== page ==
Passumpsic Family Law Lawyer, Vermont


Includes: Collaborative Law, Domestic Violence & Neglect, Paternity, Prenuptial Agreements

Amy K. Butler

Family Law, Estate Planning, Bankruptcy
Status:  In Good Standing           

Duncan Frey Kilmartin

Estate Planning, Family Law, Insurance, Personal Injury
Status:  In Good Standing           

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Janssen Willhoit

Domestic Violence & Neglect, Family Law, DUI-DWI, Criminal
Status:  In Good Standing           

Deborah T. Bucknam

Civil Rights, Family Law, Litigation
Status:  In Good Standing           
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Sonia E. Dunbar

Divorce & Family Law, Contract, Landlord-Tenant, Collaborative Law
Status:  In Good Standing           

Melanie McNeill Kehne

Family Law, Corporate, Personal Injury, State and Local
Status:  In Good Standing           

Stephen J. Murphy

Class Action, Family Law, Wills & Probate, Animal Bite
Status:  In Good Standing           

John A. Nelson

Family Law, Wills & Probate, Juvenile Law
Status:  In Good Standing           

Kathleen B. Hobart

Criminal, Family Law, Wills & Probate
Status:  In Good Standing           

Leighton C. Detora

Estate Planning, Labor Law, Family Law, Banking & Finance, Divorce & Family Law
Status:  In Good Standing           

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Free Help: Use This Form or Call 800-943-8690

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800-943-8690

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By submitting this lawyer request, I confirm I have read and agree to the Consent to Receive Email, Phone, Text Messages, Terms of Use, and Privacy Policy. Information provided is not privileged or confidential.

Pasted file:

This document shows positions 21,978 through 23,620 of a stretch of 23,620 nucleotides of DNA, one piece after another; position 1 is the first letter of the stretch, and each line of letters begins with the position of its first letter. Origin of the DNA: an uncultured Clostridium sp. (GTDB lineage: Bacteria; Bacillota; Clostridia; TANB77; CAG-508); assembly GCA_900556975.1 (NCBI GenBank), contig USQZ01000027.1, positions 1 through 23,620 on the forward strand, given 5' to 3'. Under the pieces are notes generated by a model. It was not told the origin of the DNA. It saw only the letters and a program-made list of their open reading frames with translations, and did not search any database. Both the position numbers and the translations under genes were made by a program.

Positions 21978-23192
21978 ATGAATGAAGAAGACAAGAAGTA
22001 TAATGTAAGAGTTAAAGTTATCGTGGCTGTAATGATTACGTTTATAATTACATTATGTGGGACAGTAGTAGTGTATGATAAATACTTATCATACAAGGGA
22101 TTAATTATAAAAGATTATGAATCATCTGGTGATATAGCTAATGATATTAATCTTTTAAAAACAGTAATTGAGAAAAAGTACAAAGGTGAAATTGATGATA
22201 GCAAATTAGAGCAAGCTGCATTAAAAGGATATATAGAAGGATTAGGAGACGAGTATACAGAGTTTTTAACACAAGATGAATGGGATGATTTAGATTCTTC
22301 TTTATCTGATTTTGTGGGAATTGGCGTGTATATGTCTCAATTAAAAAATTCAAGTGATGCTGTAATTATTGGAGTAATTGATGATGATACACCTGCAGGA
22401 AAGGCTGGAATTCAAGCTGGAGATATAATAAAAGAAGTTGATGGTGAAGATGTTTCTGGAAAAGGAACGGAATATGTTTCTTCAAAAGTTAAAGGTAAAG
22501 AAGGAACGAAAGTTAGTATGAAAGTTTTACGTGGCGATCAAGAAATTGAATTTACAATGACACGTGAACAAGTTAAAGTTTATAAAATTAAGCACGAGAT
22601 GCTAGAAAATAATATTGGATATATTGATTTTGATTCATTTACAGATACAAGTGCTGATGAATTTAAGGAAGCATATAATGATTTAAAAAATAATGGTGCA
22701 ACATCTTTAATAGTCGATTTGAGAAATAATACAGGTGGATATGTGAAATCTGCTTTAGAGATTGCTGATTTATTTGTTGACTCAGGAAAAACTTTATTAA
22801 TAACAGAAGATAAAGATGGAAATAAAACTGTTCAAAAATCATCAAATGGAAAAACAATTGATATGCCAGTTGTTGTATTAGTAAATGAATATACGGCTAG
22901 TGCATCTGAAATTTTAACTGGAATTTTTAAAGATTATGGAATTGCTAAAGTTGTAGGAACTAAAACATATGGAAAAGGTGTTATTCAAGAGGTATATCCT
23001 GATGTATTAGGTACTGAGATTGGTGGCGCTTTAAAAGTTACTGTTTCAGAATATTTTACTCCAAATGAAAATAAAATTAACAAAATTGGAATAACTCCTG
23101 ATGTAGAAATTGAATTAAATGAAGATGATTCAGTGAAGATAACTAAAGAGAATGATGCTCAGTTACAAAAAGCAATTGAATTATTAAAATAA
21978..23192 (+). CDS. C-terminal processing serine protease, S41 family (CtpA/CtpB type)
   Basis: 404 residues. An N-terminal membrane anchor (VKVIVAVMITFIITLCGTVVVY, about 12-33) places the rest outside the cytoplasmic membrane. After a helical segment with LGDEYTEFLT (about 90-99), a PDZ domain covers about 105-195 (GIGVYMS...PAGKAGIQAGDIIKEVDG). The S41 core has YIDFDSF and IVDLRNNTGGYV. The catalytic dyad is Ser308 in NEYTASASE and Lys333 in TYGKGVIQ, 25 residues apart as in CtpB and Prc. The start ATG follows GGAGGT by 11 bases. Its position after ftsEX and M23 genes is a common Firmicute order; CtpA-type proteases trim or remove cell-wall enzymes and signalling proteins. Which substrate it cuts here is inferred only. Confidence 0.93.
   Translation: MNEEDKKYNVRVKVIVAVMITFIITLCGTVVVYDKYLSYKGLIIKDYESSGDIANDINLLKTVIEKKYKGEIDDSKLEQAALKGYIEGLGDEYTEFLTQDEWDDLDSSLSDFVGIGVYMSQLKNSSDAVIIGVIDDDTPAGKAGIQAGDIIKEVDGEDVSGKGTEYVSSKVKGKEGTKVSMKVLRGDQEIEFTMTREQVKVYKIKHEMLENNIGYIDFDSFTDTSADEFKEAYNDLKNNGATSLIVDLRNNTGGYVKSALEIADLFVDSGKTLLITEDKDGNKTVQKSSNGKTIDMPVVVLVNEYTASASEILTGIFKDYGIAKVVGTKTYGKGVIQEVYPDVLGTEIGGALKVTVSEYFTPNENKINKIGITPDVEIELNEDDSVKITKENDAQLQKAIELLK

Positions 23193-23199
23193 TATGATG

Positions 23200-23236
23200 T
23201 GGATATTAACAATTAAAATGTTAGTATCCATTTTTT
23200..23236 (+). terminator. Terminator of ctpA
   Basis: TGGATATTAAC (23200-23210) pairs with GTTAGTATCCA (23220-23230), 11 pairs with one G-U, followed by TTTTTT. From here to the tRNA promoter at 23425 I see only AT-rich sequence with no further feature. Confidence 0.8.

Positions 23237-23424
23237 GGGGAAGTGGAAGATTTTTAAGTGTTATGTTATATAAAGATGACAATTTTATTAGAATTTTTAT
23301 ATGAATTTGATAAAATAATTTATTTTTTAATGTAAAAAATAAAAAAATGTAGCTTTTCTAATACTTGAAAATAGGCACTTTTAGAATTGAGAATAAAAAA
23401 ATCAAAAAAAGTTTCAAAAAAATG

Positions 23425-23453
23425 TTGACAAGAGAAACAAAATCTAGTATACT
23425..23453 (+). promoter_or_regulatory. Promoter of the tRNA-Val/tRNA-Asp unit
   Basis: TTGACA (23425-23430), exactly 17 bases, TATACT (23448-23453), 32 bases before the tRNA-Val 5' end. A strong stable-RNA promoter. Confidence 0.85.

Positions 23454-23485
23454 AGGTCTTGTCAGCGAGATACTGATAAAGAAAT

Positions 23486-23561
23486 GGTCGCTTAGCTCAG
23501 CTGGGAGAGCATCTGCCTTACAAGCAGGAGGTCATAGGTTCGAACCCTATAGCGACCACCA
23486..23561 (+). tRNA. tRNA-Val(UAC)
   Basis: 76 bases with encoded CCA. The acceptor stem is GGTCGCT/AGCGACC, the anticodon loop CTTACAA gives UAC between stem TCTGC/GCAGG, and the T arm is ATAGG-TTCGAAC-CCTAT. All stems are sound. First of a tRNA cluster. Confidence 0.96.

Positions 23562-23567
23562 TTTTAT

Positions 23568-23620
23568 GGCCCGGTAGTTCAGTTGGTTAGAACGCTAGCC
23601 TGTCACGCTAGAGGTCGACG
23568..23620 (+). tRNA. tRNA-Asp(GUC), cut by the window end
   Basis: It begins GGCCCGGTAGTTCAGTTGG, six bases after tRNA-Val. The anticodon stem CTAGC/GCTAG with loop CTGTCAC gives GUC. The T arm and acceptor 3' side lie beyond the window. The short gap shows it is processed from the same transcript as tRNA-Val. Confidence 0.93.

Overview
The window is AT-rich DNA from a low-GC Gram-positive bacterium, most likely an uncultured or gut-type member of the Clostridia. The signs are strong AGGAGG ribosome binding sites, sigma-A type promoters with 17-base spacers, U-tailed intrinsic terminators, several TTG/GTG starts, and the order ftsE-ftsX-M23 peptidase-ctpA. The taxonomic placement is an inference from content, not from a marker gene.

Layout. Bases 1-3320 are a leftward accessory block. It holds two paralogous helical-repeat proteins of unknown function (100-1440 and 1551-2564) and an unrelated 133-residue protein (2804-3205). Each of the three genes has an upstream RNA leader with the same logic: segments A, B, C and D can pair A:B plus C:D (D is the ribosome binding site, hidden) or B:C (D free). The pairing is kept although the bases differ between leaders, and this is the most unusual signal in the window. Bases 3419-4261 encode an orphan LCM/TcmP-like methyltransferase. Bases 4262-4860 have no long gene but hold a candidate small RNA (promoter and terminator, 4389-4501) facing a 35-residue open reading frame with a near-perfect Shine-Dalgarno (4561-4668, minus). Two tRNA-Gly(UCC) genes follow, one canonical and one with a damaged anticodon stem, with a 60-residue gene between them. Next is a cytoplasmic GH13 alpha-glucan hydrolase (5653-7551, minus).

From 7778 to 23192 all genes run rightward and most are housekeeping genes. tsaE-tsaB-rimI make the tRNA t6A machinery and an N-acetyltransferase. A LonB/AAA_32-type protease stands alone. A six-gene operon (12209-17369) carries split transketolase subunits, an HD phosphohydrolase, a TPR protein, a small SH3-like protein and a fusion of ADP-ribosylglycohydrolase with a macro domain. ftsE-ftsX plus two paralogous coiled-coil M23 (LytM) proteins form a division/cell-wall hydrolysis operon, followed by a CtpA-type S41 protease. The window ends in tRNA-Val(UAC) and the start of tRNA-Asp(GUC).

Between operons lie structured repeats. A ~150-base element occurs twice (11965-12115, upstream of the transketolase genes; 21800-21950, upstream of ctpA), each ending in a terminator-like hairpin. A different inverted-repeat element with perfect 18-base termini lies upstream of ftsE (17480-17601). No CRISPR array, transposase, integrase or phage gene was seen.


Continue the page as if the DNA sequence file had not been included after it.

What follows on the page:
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LEGAL TERMS

EQUITABLE DISTRIBUTION

A legal principle, followed by most states, under which assets and earnings acquired during marriage are divided equitably (fairly) at divorce. In theory, equit... (more...)
A legal principle, followed by most states, under which assets and earnings acquired during marriage are divided equitably (fairly) at divorce. In theory, equitable means equal, but in practice it often means that the higher wage earner gets two-thirds to the lower wage earner's one-third. If a spouse obtains a fault divorce, the 'guilty' spouse may receive less than his equitable share upon divorce.

QUALIFIED MEDICAL CHILD SUPPORT ORDER (QMSCO)

A court order that provides health benefit coverage for the child of the noncustodial parent under that parent's group health plan.

HEARING

In the trial court context, a legal proceeding (other than a full-scale trial) held before a judge. During a hearing, evidence and arguments are presented in an... (more...)
In the trial court context, a legal proceeding (other than a full-scale trial) held before a judge. During a hearing, evidence and arguments are presented in an effort to resolve a disputed factual or legal issue. Hearings typically, but by no means always, occur prior to trial when a party asks the judge to decide a specific issue--often on an interim basis--such as whether a temporary restraining order or preliminary injunction should be issued, or temporary child custody or child support awarded. In the administrative or agency law context, a hearing is usually a proceeding before an administrative hearing officer or judge representing an agency that has the power to regulate a particular field or oversee a governmental benefit program. For example, the Federal Aviation Board (FAB) has the authority to hold hearings on airline safety, and a state Worker's Compensation Appeals Board has the power to rule on the appeals of people whose applications for benefits have been denied.

ANNULMENT

A court procedure that dissolves a marriage and treats it as if it never happened. Annulments are rare since the advent of no-fault divorce but may be obtained ... (more...)
A court procedure that dissolves a marriage and treats it as if it never happened. Annulments are rare since the advent of no-fault divorce but may be obtained in most states for one of the following reasons: misrepresentation, concealment (for example, of an addiction or criminal record), misunderstanding and refusal to consummate the marriage.

AGE OF MAJORITY